• RSGC (9th). Their “legit” team came this time, but their performance was surprising. Considering how well they did last year at UTS and also in History Bowl, this finish is a headscratcher. The good news for them is that the team returns next year, so they should improve.
  • Westmount (8th). Their prelim upset over UCC gave them a top seed, but R-value predicted a first-round loss to Assumption. Still, a good showing from the school and they have a solid intermediate group that will join the main team in the future.
  • PACE (7th). They survived Pool B with the R-value to show for it. In fact, their first-round match with London Central only had a 0.5% difference between the two – essentially a coin-flip.
  • Assumption (6th). Their prelim win over UTS was a shock, but they racked up the points throughout the day to justify their second-round appearance. They obviously improved since regionals; they lost to OTHS in the Burlington-Oakville title showdown in March.
  • London Central (5th). Amazingly, 5th would be considered an off-year for Central. Their R-value of 134% was 4th overall, but closer to the bubble teams than the top group.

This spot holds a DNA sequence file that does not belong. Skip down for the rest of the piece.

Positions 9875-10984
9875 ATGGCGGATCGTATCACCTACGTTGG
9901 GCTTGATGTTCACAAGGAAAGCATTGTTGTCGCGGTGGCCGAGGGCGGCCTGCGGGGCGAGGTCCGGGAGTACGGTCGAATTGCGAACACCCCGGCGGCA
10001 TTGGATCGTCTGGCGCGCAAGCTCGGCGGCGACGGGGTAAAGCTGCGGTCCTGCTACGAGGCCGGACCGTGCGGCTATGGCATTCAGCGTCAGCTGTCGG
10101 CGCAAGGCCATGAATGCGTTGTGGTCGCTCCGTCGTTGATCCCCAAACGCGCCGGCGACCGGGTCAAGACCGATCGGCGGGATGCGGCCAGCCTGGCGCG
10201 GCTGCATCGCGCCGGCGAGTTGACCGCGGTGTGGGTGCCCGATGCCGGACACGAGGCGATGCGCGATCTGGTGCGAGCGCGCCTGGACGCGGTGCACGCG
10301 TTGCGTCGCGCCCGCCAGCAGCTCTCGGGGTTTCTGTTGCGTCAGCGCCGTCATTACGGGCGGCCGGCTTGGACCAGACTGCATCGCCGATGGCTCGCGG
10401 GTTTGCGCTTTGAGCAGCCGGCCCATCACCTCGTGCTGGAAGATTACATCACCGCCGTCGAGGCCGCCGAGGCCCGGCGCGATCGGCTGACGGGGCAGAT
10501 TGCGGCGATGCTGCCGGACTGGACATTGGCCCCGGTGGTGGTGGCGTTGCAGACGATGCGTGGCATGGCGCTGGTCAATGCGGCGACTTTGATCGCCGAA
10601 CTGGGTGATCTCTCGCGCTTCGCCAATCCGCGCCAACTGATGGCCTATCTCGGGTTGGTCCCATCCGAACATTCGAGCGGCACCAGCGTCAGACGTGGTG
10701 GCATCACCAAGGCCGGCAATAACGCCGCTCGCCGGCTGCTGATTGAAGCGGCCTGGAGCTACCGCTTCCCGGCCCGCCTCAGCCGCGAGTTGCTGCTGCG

• UCC (4th). UCC lost four playoff games and finished 4th, thanks to the “highest-scoring loser” rule. This also happened to Massey in 2005 and St. Brother Andre in 2014. Nevertheless, they pulled off the highest losing score against UTS in the first round and Lisgar in the second; that’s what makes their feat more impressive.
  • Martingrove (3rd). Martingrove benefited from the easiest strength of schedule, but they knew they needed to pile on the points to get a strong seed. Unfortunately, UTS was just too strong in the semifinal, but they recovered to pick up third place and a Nationals spot. They will go deep in the Nationals playoffs as well.